Rates as of 04:00 GMT
On Monday the world was great. Apparently on Tuesday it wasn’t so great. Investors got nervous ahead of today’s Federal Open Market Committee (FOMC) meeting and reduced risk: stocks fell, Treasuries rose, safe-haven currencies outperformed and the commodity currencies lagged. Gold up, oil down.
EUR/USD rallied to back near the resistance level around 1.1370. EU Finance Ministers discussed the EU’s recovery plan. This was just the first round of talks and was more of an exchange of views rather than a negotiating session. The ministers still don’t agree on the overall size of the fund, the share of grants vs. loans, and the conditionality of the provisions. Nonetheless, German Finance Minister Scholz was optimistic, saying that while the differences among the countries are “not small,” he had the impression that “everyone has the will to reach an agreement within a short time” and that “there were a lot of constructive signals” from Austria, Netherlands, Denmark and Sweden, the so-called “frugal four,” who are opposed to the current proposal. Really? The “signals” may be constructive but the public statements weren’t: Austria’s Finance Minister Bluemel reiterated that the country would not accept the recovery fund proposal as presented – both its size and content are unacceptable, while the Dutch also issued a statement objecting to everything..
Scholz said a recovery fund of EUR 500bn, smaller than the European Commission’s proposed EUR 750bn fund, might be a good solution. However a smaller fund would be a disappointment to the market and would probably see the EUR fall.
There were reports that an in-person summit might be held (possibly 9-10 July) in order secure passage of the fund. I expect the negotiations to drag on for some time. Doubts about the size of the fund or the grants/loan mixture may weigh on the euro periodically.
Despite the stronger EUR, CHF outperformed with EUR/CHF breaking back below 1.08 to hold around its 200-day moving average of 1.0769. EUR/GBP gained however even though Bank of England Policy Board Member Cunliffe expressed skepticism about using negative interest rates.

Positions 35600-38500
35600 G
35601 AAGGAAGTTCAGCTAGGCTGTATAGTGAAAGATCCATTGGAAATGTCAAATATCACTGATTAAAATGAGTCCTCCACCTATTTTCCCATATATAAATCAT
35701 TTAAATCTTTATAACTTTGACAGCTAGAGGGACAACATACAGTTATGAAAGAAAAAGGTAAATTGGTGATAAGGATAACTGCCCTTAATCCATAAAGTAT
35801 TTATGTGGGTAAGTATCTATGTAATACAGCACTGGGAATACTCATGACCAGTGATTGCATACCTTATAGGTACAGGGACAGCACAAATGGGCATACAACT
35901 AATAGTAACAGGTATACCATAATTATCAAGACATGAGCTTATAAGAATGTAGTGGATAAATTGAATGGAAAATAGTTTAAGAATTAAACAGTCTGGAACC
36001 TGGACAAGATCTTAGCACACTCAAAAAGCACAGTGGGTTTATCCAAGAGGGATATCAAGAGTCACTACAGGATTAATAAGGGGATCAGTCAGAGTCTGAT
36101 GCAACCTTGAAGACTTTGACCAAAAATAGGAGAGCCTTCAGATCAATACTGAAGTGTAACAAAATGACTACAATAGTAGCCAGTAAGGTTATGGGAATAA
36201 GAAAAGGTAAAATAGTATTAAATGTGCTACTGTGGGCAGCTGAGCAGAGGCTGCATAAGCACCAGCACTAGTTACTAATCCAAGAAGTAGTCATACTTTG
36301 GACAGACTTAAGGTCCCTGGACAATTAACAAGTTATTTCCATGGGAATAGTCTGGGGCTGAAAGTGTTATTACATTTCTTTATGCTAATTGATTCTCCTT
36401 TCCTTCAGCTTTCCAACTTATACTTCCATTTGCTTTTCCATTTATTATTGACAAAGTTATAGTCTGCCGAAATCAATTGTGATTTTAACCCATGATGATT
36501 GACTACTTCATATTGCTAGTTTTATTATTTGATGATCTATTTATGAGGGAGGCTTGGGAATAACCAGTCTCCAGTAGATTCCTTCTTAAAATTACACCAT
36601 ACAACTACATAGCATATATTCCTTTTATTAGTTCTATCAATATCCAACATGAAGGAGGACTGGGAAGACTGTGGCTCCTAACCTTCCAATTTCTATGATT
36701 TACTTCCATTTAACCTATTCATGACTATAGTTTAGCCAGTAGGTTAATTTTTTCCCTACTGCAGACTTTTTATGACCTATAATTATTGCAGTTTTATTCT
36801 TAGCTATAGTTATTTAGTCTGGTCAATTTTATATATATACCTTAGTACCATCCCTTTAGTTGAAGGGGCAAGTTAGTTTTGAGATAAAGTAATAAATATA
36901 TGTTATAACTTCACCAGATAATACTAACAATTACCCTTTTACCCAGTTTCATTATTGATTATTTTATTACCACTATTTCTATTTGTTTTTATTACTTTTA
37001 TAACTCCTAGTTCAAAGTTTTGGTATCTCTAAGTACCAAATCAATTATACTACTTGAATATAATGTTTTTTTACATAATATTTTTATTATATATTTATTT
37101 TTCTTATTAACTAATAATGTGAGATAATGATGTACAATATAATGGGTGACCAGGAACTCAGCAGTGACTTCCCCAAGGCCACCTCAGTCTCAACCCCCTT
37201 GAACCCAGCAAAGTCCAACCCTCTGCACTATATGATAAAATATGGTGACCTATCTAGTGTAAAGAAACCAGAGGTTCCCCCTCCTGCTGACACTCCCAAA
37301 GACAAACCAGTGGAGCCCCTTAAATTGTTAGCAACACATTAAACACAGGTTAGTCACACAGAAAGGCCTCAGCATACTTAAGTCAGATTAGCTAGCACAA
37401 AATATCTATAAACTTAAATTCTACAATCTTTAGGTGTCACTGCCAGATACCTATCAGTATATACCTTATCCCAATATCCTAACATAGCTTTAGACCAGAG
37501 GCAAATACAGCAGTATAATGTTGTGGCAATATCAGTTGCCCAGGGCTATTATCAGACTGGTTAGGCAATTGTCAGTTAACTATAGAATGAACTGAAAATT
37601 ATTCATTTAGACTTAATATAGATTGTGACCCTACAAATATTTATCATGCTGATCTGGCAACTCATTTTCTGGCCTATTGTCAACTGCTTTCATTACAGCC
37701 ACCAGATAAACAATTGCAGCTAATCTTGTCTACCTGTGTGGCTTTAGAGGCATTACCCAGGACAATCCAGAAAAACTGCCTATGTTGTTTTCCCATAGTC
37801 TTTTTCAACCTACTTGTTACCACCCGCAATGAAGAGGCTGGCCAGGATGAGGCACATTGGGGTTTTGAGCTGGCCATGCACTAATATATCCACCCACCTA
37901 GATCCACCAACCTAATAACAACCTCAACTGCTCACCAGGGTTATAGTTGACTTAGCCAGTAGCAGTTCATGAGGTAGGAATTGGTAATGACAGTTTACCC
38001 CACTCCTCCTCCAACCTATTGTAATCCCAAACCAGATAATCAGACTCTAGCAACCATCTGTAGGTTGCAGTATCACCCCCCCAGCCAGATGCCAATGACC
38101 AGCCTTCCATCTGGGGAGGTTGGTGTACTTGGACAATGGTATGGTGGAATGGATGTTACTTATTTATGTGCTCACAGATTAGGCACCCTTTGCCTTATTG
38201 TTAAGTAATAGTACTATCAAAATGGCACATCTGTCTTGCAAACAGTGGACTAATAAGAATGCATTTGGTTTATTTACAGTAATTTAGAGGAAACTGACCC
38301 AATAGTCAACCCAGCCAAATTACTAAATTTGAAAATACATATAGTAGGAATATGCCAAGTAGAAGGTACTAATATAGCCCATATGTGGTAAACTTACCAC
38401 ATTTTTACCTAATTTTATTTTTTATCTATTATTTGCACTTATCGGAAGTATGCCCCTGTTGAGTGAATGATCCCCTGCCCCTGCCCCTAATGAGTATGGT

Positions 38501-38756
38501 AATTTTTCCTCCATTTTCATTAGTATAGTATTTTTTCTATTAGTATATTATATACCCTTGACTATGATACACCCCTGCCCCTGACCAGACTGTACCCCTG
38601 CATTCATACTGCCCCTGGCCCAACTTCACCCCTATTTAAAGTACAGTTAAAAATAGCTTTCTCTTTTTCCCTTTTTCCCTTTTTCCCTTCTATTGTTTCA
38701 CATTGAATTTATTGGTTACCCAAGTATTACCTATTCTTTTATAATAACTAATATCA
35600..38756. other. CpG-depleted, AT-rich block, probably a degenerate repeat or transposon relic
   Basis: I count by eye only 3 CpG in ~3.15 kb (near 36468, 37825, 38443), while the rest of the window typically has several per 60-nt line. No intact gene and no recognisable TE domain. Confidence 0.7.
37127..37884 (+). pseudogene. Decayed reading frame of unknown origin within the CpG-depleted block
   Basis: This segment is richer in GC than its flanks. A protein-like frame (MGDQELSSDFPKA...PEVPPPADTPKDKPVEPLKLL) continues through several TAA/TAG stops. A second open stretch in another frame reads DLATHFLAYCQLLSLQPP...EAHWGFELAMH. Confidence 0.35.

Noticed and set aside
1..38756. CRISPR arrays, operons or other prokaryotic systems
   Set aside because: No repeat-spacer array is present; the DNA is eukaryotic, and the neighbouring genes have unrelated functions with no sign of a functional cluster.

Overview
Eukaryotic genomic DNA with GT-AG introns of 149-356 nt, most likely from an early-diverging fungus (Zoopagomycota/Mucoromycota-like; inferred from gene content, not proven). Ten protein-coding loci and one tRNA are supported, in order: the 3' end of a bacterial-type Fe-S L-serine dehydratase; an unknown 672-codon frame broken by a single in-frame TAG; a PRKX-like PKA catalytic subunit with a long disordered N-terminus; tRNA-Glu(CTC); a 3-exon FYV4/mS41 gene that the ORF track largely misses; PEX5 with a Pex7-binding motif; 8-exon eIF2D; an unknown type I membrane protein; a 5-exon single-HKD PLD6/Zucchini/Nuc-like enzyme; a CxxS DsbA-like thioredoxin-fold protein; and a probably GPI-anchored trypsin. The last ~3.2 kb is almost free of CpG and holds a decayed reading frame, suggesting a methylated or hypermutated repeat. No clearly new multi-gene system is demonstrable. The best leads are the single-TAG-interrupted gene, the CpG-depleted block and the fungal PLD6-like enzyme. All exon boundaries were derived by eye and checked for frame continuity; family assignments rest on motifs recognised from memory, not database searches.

Oil prices fell after the American Petroleum Institute (API) reported an unexpected large rise in crude oil inventories of 8.42mn barrels instead of the 1.9mn barrel decline the market was expected (see below). I was surprised though at how small the fall was, given how large the rise in oil prices has been recently, particularly since the OPEC+ decision over the weekend. I think this shows that oil is fairly well underpinned at current levels even if perhaps the upside is limited.
All eyes today will be on the meeting of the Federal Open Market Committee (FOMC), the rate-setting body within the US Federal Reserve. I went through my expectations in great depth and detail in my weekly, which I’m sure you’ve all read – it makes great loo reading. For those who want to re-read it, you can find it here. I’ll just review the main points in this report.
The Fed is widely to keep rates unchanged (in fact, it’s expected to keep rates unchanged for around the next two years).
The focus will therefore be on other points:
- SEP At the March meeting, they skipped the usual Summary of Economic Projections (SEP) Therefore this will be the first expression of their views since the pandemic began. It will establish a baseline for their thinking. From what various members have said recently, I expect that they will predict a pickup in growth starting from the second half of the year, but for the recovery to be tepid and gradual at best.
The problem is though that the SEP only gives numbers, not an explanation. That will have to come largely from Fed Chair Powell’s press conference afterward (see below).
- Dot Plot In March they also skipped the “dot plot” that gives each Committee member’s forecasts for interest rates. Currently the market is forecasting that rates will stay in their current corridor of 0%-0.25% out to spring 2023. I assume that the Committee members will ratify the market’s view. Any deviation from that in either direction will be noted and poured over. A negative dot would especially attract attention, as the Committee normally has an optimistic bias.
- Combination of the two There will be considerable interest in how the SEP and the dot plot go together. For example, if the members see the economy recovering but interest rates remaining at zero throughout the forecast period, then it will show a dovish reaction function. Or if they predict continued below-target inflation or high growth, it could set the stage for further easing in the future.